Genetic counseling doesn't affect pre-diabetes behavior

Genetic counseling doesn't affect pre-diabetes behavior
Receiving genetic risk counseling does not significantly alter self-reported motivation or prevention program adherence for overweight individuals at risk for type 2 diabetes, according to a study published online Aug. 28 in Diabetes Care.

(HealthDay)—Receiving genetic risk counseling does not significantly alter self-reported motivation or prevention program adherence for overweight individuals at risk for type 2 diabetes, according to a study published online Aug. 28 in Diabetes Care.

Richard W. Grant, M.D., M.P.H., from Kaiser Permanente Northern California in Oakland, and colleagues conducted a randomized trial in which 108 overweight patients (mean age, 57.9 years) at increased phenotypic risk for type 2 diabetes were assigned to receive genetic testing or not. Thirty-six were used to assess genetic risk. Individual was provided to participants in the top (42 participants) and bottom (32 participants) score quartiles prior to being enrolled, together with 34 untested controls, in a 12-week validated diabetes prevention program. Middle-risk quartile participants were not included in the study.

The researchers found that participants attended 6.8 ± 4.3 group sessions and lost 8.5 ± 10.1 pounds, with 30.6 percent of participants losing ≥5 percent body weight. Comparing higher-risk recipients and lower-risk recipients with control subjects who did not receive counseling, there were few statistically significant differences in self-reported motivation, program attendance, or mean weight loss.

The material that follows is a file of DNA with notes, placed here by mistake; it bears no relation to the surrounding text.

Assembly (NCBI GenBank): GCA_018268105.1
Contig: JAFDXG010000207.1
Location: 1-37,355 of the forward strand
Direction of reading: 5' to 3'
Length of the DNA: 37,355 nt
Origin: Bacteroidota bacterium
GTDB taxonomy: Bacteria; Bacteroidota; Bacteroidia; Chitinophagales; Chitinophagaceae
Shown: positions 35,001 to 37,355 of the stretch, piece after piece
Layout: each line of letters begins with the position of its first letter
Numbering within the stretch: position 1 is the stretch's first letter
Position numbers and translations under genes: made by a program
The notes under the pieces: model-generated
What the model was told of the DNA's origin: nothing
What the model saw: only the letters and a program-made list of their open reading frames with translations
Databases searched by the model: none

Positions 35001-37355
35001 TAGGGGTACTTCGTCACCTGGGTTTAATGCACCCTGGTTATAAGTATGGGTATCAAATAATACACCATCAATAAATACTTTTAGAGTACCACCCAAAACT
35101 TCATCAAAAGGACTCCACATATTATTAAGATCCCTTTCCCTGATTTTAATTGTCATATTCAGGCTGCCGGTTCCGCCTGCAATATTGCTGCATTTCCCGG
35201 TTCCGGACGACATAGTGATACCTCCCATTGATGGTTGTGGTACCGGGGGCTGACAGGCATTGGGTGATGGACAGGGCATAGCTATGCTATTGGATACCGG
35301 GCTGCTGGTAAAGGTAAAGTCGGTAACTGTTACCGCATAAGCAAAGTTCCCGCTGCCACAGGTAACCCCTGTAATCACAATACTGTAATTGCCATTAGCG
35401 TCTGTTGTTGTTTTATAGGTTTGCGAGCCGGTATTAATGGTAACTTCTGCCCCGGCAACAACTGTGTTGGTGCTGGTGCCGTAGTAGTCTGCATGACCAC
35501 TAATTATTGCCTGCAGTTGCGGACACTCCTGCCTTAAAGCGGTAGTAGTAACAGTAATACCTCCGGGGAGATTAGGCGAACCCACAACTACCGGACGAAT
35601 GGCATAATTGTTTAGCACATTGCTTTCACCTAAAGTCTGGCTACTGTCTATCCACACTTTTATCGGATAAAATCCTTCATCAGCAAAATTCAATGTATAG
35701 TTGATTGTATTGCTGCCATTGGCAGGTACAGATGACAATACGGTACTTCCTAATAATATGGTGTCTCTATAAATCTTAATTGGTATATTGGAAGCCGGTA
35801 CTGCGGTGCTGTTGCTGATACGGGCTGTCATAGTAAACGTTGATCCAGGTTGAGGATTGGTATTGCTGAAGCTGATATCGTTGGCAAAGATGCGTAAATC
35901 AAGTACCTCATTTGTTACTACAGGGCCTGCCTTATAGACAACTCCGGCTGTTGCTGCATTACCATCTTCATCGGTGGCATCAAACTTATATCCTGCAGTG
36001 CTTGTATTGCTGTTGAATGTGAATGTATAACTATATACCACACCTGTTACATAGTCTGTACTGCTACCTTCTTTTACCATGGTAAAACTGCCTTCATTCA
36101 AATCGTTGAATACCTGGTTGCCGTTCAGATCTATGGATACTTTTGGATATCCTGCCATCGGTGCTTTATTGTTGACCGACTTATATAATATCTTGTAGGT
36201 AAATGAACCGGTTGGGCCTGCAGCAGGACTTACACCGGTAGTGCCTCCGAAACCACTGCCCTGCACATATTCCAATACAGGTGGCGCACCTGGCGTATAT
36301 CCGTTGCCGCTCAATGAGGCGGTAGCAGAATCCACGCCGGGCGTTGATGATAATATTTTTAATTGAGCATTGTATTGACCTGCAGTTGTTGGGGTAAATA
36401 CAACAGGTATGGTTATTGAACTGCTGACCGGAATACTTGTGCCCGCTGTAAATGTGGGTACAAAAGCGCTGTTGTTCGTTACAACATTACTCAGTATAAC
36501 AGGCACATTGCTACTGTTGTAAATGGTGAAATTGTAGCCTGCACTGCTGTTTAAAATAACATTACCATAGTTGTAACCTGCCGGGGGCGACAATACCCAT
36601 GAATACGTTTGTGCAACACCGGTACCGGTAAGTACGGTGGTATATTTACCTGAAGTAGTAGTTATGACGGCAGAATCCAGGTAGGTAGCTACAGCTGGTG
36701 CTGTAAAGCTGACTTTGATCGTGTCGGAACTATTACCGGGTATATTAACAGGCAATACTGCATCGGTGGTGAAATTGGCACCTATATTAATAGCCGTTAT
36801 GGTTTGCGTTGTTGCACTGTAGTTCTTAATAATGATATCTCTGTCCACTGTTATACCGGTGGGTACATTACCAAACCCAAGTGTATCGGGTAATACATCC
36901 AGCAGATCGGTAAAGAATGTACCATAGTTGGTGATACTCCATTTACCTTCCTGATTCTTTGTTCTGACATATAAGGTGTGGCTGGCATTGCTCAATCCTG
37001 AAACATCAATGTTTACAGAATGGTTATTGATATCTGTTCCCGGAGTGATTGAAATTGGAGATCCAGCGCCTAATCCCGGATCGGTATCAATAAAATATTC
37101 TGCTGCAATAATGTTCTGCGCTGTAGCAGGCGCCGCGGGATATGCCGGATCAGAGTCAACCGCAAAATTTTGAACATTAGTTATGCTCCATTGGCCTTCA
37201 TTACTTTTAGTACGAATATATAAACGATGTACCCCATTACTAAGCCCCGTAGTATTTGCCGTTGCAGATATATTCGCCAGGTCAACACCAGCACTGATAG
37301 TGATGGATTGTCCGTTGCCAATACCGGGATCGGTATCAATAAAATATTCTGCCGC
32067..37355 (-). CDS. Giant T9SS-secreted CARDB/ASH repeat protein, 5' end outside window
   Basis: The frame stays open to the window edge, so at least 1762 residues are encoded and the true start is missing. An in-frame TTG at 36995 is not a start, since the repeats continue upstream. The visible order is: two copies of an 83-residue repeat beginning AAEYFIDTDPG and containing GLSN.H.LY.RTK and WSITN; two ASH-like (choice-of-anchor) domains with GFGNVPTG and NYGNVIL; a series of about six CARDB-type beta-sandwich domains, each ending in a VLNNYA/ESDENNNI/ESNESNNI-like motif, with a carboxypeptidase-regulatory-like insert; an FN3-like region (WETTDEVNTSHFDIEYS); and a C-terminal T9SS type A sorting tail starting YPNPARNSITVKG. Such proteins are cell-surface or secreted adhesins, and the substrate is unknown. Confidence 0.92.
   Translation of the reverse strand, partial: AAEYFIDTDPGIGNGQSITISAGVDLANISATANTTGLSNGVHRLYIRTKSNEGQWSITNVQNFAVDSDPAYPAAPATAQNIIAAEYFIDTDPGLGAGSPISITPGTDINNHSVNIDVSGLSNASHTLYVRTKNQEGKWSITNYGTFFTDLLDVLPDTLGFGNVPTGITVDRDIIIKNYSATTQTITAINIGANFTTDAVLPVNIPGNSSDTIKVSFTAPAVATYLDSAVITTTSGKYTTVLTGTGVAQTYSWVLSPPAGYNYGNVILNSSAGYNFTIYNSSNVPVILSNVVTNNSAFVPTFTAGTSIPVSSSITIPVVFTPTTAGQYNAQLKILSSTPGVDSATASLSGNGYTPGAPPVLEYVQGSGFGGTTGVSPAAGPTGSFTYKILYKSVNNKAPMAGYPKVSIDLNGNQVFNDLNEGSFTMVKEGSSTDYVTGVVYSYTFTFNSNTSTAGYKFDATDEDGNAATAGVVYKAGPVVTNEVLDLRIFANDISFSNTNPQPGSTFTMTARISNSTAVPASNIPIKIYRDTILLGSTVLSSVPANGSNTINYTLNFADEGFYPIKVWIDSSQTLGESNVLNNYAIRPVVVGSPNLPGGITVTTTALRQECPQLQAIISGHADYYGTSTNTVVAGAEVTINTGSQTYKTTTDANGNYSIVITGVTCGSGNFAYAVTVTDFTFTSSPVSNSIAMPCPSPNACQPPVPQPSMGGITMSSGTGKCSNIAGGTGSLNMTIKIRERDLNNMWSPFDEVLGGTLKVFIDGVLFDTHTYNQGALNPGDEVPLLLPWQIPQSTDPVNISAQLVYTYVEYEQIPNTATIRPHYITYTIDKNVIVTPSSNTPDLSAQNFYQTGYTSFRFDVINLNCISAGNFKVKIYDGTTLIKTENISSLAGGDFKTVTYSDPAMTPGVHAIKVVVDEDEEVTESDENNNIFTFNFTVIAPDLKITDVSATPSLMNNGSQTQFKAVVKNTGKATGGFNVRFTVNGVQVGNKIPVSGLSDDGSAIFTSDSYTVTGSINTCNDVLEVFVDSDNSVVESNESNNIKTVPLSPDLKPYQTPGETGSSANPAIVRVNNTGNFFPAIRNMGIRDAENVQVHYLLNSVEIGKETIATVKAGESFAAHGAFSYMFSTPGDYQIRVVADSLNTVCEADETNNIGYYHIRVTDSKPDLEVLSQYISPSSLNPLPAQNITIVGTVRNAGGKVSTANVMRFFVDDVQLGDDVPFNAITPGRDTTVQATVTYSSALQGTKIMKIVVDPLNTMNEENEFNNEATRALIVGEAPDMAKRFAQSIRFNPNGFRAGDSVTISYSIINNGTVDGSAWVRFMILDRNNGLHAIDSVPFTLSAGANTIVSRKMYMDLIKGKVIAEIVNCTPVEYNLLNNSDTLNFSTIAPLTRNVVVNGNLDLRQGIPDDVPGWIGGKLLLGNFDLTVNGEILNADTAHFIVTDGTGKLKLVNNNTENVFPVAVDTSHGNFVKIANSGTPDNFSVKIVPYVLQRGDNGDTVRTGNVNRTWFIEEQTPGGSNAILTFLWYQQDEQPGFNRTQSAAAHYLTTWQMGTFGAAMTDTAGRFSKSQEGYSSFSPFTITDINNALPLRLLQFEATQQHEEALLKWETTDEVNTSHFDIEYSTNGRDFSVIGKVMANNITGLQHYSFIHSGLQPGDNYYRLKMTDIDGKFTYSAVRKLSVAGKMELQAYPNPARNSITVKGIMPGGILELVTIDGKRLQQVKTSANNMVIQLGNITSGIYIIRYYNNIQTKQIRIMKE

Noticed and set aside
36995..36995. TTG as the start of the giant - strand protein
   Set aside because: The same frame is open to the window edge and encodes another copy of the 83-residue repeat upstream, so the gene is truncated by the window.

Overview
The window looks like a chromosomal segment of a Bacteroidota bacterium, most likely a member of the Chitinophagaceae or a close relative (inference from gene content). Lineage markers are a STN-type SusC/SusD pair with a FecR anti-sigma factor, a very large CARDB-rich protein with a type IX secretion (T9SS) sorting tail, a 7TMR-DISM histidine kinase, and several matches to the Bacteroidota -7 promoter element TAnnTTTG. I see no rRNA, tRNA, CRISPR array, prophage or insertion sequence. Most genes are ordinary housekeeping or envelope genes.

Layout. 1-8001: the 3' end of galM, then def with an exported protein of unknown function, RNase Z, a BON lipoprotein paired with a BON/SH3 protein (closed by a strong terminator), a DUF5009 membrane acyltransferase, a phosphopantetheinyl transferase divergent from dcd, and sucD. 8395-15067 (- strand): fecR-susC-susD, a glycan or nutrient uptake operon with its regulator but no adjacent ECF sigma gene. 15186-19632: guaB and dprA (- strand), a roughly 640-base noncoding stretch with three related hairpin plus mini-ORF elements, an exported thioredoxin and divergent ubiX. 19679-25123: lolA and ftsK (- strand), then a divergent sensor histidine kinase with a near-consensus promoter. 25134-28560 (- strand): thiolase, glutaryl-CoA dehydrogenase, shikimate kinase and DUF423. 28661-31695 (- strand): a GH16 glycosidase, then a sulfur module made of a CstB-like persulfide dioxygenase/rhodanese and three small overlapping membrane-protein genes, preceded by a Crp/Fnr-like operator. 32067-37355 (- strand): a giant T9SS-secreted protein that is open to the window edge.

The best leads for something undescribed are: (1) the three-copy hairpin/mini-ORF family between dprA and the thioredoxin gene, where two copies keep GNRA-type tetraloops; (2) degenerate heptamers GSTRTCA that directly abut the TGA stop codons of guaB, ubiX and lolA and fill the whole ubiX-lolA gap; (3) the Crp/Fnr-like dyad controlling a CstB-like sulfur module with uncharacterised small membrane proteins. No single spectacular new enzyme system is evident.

"In summary, a diabetes genetic risk assessment and counseling intervention for based on 36 single nucleotide polymorphisms neither improved nor substantially detracted from an evidence-based behavioral intervention to prevent diabetes," the authors write.

More information: Abstract
Full Text (subscription or payment may be required)

add to favorites email to friend print save as pdf

Related Stories

Recommended for you

Blood glucose levels set for achieving HbA1c targets

Apr 11, 2014

(HealthDay)—The average self-monitored blood glucose (SMBG) concentrations needed at premeal, postmeal, and bedtime have been established to achieve a range of hemoglobin A1c (HbA1c) targets, according ...

Women with diabetes less likely to have a mammogram

Apr 11, 2014

Women with diabetes are 14 per cent less likely to be screened for breast cancer compared to women without diabetes, according to a study by researchers at the Institute for Clinical Evaluative Sciences (ICES) and Women's ...

Nonalcoholic fatty liver disease linked to CKD in T1DM

Apr 09, 2014

(HealthDay)—For patients with type 1 diabetes, nonalcoholic fatty liver disease (NAFLD) is independently associated with the risk of incident chronic kidney disease (CKD), according to a study published ...

Common diabetes treatment could extend hypoglycaemia

Apr 08, 2014

(Medical Xpress)—Researchers at the University of Adelaide have discovered that a common treatment for people with type 2 diabetes could cause longer-than-normal periods of the low blood sugar reaction hypoglycaemia, which ...

User comments